When this tissue becomes inflamed, it starts to swell. This can make it difficult for you to move your foot without pain. In particular, the fascia is pulled tight at the back of your foot, usually at the heel. This is why the symptoms of plantar fasciitis are usually worse in your heel.
How Does This Condition Present?
Similar to other medical conditions, the symptoms of plantar fasciitis can vary significantly depending on its severity. Some of the most common symptoms include:
- There are usually shooting or stabbing pains located in your heel.
- This pain can make it difficult for you to walk, run, or take the stairs.
- The pain is usually worse in the morning, but it tends to get better during the course of the day.
- It may make it hard for you to run initially, but it might get better with athletic activity.
There are other symptoms of plantar fasciitis that could develop with time, but you may be able to prevent these symptoms from getting worse if you can get your heel pain in Meredith and Concord, NH treated as quickly as possible. There are multiple treatment options available, and you should work with a foot doctor who can customize your treatment to meet your needs.
Visit a Local Podiatrist for Help
Plantar fasciitis can have a significant impact on your mobility. Fortunately, there are treatment options available. If you are looking for help with heel pain in Meredith and Concord, NH, you need to see an experienced foot doctor. Dr. Davis, Dr. Detwiller, and Dr. McCann with Affiliates in Podiatry can help you. Call (603) 225-5281 today to make an appointment in Concord, and call (603) 279-0330 today to make an appointment in Meredith.
Heel pain is an irritating, exhausting nuisance that hinders one's mobility and interferes with people's ability capacity to perform simple daily tasks. If you have sharp stabbing heel pain, you may have a condition called plantar fasciitis. Your Meredith and Concord, NH, podiatrist, Dr.William McCann, specializes in treatments for plantar fasciitis, most of which are non-invasive.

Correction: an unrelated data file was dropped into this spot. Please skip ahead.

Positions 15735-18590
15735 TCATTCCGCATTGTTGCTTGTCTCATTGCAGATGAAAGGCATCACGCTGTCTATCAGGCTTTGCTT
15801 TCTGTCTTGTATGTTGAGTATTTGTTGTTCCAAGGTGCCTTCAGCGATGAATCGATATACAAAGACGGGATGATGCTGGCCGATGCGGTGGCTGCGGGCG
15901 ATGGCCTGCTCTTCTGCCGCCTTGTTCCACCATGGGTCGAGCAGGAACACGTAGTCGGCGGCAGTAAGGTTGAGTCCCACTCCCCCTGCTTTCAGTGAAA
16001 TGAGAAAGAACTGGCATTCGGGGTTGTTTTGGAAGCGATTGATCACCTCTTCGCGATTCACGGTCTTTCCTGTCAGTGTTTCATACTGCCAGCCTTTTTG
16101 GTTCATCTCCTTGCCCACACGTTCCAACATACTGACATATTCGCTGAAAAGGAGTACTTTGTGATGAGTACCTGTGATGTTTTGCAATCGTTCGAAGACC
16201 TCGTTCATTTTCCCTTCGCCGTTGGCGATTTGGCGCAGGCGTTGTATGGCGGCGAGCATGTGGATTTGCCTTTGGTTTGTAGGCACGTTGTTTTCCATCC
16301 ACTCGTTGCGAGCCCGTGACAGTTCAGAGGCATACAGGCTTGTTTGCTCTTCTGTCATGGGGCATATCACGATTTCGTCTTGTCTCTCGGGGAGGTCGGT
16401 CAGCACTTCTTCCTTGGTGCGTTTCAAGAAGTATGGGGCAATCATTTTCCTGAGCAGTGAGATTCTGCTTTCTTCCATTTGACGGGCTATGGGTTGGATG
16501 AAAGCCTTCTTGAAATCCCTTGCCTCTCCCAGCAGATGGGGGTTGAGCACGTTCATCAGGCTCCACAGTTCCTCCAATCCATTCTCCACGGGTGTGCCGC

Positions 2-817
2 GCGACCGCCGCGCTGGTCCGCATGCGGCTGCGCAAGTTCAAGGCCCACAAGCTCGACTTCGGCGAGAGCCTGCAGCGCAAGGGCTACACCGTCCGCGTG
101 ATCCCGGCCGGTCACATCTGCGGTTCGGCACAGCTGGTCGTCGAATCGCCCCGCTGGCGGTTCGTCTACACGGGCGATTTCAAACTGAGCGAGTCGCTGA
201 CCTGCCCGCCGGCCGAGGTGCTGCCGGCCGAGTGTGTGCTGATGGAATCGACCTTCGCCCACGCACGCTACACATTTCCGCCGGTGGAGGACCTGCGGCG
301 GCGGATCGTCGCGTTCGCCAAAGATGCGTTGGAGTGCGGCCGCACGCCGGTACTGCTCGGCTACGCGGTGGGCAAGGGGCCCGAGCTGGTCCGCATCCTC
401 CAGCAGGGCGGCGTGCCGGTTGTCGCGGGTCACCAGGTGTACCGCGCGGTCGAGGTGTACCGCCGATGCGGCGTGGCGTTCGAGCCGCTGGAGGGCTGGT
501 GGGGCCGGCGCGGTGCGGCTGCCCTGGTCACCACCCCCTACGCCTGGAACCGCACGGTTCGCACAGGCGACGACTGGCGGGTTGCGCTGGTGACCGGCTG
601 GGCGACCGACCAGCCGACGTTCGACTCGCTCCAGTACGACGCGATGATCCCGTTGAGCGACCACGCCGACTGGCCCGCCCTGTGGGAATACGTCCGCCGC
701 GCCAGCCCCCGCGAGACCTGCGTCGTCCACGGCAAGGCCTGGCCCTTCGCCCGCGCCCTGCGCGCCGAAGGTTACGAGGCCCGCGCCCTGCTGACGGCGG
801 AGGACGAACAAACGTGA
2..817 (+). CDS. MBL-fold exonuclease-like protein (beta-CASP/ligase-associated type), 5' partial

How We Can Help Your Plantar Fasciitis
The first step with plantar fasciitis is to cut down on strenuous overuse of your feet and heels, especially barefoot or with shoes that do not support the fascia tissue located at the arc of the foot. Do this by choosing shoes that support the arch of the foot to relieve some heel pain.
The next more active steps to relieve pain involves stretching the fascia muscles and applying the RICE method: rest your feet, ice the heel to alleviate the inflammation, control the pain using over-the-counter medicine to reduce inflammation, and elevate your feet.
What if those methods don't work?
If the above doesn't work, the next stage is applying specialized devices to the foot, such as night splints, which keep the foot tissues extended to relieve common morning heel pain or a walking cast to ensure the foot doesn't move and cause further irritation. Place pads in shoes to reduce shock and impact on the foot, or straps to keep the foot more secure while walking.
Orthotic devices, which your Meredith and Concord podiatrist can customize-make for you, may be placed in the shoes to correct irregularities, which may be the true cause of soreness.
Contacting your Podiatrist